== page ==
December 3, 2001
If the 1993 New Mexico Mining Act is allowed to work, it could usher in a new era of mine reclamation in which mines actually have to clean up and pay for the messes they leave behind.
An industry suit is rejected, upholding - at least for the moment - former Forest Service Supervisor Gloria Flora's ban on drilling in Montana's Rocky Mountain Front.
A judge's ruling has removed Oregon coastal coho from protection under the Endangered Species Act, and sent the National Marine Fisheries Service scrambling to rethink its hatchery policy.
Sierra Nevada Framework upheld; Rebecca Watson, Interior Dept., land and minerals mgmt; lawsuit on president's authority to create new monuments dismissed; Bureau of Indian Trust Assets Mgmt.; Torres-Martinez Band of Cahuilla Indians, Salton Sea.
The Flagstaff Dark Skies Coalition's struggle to keep the stars visible has led to the city's designation as the first "International Dark-Sky City."
The Mormon Church is working to purchase a national historic site along the Oregon Trail in Wyoming, where nearly 200 Mormon pioneers died in the winter of 1856.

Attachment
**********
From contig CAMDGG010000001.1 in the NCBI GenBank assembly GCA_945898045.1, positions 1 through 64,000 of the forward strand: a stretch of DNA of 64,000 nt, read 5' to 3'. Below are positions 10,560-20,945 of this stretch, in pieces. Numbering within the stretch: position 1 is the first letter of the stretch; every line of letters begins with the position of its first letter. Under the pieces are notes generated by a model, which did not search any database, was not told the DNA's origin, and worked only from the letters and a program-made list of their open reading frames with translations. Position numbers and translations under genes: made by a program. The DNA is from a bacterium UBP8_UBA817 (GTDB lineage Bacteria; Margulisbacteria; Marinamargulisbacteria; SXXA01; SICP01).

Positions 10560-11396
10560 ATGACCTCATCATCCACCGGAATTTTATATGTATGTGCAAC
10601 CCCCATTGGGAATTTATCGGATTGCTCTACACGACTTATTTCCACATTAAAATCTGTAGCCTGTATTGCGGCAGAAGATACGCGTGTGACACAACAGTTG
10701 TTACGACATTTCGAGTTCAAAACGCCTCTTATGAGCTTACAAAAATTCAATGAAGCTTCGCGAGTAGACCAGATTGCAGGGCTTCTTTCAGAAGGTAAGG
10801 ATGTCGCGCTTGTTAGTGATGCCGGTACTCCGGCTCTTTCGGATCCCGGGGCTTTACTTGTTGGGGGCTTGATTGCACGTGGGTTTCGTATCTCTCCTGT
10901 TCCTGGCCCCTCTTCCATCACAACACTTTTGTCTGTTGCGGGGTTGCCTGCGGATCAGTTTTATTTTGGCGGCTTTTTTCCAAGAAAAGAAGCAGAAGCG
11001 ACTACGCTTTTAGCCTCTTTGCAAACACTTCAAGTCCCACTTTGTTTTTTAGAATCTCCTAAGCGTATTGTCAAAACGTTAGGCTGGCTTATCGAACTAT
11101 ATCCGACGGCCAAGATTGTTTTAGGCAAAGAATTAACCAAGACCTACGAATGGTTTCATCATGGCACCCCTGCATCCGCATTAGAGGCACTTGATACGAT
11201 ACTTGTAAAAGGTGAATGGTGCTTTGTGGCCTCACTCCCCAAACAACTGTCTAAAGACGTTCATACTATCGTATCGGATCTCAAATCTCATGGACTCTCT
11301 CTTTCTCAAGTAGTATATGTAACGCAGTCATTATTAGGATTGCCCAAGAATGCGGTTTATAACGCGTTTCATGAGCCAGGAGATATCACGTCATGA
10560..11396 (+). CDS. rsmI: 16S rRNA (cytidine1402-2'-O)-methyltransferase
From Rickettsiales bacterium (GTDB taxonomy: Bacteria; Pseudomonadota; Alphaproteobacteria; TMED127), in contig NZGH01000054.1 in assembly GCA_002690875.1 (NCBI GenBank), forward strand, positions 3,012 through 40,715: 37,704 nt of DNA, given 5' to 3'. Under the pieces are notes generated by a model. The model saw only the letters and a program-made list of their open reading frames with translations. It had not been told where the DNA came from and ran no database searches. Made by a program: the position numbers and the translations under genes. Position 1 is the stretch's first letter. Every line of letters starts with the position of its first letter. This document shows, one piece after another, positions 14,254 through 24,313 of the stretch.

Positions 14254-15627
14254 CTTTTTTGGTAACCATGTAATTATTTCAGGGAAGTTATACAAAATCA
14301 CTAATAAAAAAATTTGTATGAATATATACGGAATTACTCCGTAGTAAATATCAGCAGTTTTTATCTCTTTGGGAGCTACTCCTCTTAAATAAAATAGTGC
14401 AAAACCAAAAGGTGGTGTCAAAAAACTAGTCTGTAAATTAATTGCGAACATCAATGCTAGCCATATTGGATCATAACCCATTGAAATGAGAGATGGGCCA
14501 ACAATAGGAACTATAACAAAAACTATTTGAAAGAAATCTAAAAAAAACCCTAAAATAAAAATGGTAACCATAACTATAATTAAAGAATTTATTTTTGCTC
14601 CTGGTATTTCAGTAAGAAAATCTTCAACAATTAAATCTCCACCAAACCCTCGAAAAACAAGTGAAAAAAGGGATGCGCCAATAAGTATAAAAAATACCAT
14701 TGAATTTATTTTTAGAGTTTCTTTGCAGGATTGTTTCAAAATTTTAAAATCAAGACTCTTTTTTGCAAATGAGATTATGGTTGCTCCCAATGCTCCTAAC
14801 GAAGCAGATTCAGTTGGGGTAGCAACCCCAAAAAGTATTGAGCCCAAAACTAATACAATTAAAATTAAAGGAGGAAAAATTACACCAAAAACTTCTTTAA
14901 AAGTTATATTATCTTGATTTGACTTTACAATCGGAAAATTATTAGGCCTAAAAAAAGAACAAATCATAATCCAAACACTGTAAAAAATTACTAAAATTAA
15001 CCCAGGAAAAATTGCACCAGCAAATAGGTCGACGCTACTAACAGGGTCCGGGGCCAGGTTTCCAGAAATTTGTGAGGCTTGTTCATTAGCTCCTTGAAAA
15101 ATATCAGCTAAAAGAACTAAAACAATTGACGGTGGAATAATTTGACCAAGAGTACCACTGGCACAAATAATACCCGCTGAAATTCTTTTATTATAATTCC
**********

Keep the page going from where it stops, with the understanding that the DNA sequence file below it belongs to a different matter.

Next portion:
The Valles Caldera National Preserve in northern New Mexico will not be managed by any government agency, but by a president-appointed board of nine trustees, who are still trying to figure out their new job.
The former mining town of Silverton, Colo., has put its economic hopes in plans for a new but old-fashioned small-scale, low-key ski area, but some worry the area is too avalanche-prone to be safe.
In "Learning to Glow: A Nuclear Reader," editor John Bradley pulls together the stories of downwinders, veterans and other Americans who have paid the price of this country's invisible nuclear history.
Drury Gunn Carr's new documentary follows the Shoshone Tribe's legal battle to change Wyoming water law and win its water rights.
In "Woven on the Wind," an anthology edited by Gaydell Collier, Linda Hasselstrom and Nancy Curtis, rural Western women write about their friendships with other women.
A new edition of "Rubbish! The Archaeology of Garbage" by William Rathje and Cullen Murphy, reports the fascinating findings of the University of Arizona's "Garbage Project."
In "The View from Bald Hill: Thirty Years in an Arizona Grassland," biologist Carl and Jane Bock describe their field work in the Appleton-Whittell Ranch, where no grazing has occurred since the 1960s.
The art and science of mine reclamation is very complicated, and so far there have not been enough long-term successes to learn from.
A comparison of mine reclamation in Western states shows the specifics of reclamation very widely in each state.
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- John Worlock on The U.S.’s only rare-earth mine files for bankruptcy
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